Recently, I proved with demographic data that the Street is socioeconomically segregated and that sports teams feed into certain eating clubs. The recently leaked subset of Ivy Club’s 2017 Bicker cards now explain why my findings are right.
They initially don’t seem that bad compared to some of the horror stories that students have told of other clubs. Aside from a few repugnant remarks, members’ comments were polite. Seventy percent of leaked scores were 4s and 5s. For that, I’ll give Ivy a 5 on classiness.
But the devil is in the details. Dig a bit deeper, and you’ll find the story of how identities and secret networks get students into exclusive clubs.
The subsets of cards repeatedly show that members were cognizant of bickerees’ races, families, affiliations, and socioeconomic levels. These factors may have affected their scores.
“I think he’d be a positive addition to the club, especially as an affiliated African-American man,” a card said (Score: 4). Another discussed the value of a female Asian-American prospective. A member described one bickeree as a “rich white girl.” There were few 1s, though women received twice as many as men. On the other hand, men had 40 percent more 2s.
Ivy members might look past affiliations when getting to know their fellow clubmates — as multiple cards stated — but they pay attention to them when evaluating sophomores.
“If you have a set bicker quota of Zetes or whatever PLEASE keep him as like #1,” a card said (Score: 5). References to fraternities and sororities dotted the documents’ pages. One card mentioned that a student, “rushed and got into saint A’s.”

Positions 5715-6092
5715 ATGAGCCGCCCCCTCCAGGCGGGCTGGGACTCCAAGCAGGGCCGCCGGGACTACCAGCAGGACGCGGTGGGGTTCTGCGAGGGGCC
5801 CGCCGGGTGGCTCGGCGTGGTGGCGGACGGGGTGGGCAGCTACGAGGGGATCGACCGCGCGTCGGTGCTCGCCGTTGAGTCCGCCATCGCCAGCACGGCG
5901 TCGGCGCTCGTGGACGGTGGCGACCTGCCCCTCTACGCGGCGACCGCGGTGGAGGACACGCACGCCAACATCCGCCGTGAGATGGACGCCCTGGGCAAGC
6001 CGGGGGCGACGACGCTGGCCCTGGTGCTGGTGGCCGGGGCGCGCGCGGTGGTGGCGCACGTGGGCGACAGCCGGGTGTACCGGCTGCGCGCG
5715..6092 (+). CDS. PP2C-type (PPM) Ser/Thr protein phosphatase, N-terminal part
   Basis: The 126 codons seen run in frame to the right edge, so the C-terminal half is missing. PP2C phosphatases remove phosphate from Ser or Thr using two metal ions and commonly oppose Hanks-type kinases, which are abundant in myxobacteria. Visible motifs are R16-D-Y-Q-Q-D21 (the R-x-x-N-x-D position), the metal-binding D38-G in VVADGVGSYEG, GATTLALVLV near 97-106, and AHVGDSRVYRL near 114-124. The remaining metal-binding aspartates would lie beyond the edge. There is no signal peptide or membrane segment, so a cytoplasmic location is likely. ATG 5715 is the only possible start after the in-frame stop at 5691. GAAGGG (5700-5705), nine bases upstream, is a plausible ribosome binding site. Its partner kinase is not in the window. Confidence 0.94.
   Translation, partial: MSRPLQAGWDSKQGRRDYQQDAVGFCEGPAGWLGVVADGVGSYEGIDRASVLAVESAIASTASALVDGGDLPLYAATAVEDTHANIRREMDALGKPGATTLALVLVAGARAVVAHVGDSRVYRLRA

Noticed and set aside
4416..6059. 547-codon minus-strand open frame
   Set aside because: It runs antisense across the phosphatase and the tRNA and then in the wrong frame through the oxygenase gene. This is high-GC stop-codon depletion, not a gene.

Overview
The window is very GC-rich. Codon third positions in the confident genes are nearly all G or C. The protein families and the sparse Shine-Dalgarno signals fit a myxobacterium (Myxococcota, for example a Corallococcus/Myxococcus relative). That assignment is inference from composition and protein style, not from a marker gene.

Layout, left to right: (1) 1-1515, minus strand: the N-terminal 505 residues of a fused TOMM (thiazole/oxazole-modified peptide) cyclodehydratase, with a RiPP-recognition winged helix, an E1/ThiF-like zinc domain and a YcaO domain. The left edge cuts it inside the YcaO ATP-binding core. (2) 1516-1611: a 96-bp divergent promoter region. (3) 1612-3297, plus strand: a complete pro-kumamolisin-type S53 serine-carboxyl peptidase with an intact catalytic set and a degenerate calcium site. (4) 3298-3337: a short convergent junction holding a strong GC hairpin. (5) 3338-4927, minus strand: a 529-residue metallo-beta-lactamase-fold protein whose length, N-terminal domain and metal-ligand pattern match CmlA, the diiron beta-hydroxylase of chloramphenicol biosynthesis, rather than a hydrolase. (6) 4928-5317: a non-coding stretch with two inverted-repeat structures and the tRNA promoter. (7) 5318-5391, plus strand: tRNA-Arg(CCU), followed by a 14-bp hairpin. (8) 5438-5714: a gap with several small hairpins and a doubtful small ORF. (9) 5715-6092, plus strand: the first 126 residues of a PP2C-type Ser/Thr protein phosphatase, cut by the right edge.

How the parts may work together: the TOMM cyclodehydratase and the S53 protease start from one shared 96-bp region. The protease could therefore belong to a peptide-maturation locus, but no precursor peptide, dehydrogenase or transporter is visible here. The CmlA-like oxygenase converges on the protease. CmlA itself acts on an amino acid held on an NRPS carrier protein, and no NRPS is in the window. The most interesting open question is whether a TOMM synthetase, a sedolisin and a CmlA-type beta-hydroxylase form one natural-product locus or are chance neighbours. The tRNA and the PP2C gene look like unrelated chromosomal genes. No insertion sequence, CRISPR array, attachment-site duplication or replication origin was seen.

Varsity athletics were a frequent subject. “He’s the classic rower type we in Ivy love,” a card said (Score: 5). Another added, “make ivy row again” (Score: 4).
How, where, and by whom a person was raised seems to matter — or at least impresses interviewers. Ivy members discussed bickerees’ upbringings multiple times.
“[REDACTED] grew up in Princeton (went to school in Lawrenceville),” began a card (Score: 4). The Lawrenceville School’s boarding costs currently total $66,360 per year. A different card said, “[REDACTED] has a really cool background. He went to Eton and knows [REDACTED]” (Score: 5). Eton College’s annual fees exceed $52,000. Interviews also discussed the Spence School, Phillips Academy Andover, and other elite private schools. These bicker cards mentioning private schools had an average score of 4.1.
Members also spoke of sophomores’ families and hometowns. “The [REDACTED] family is beloved by Nashville,” a card said, “the [REDACTED] are widely known as decent and honest people (the kind you’d want to bring home to Mama).”
“Her parents are extremely impressive,” another card said (Score: 4). There was talk of one bickeree’s father being a Yale professor and another’s girlfriend whose father is a high administrator at Notre Dame (Scores: 4, 3).
“We discovered we went to high school on the same street in NYC,” a card said (Score: 5). This connection isn’t too extraordinary because Ivy has the highest percentage of members from the Big Apple and the five largest U.S. cities of any club on the Street. Bickerees whose bicker cards mention New York City had an average score of 4.4, and bickerees whose cards mention Los Angeles averaged 4.2.
Wealth doesn’t buy happiness, but it can buy experiences to discuss during Bicker. Among the conversation topics were golf, skydiving, and cruising, all of which scored highly.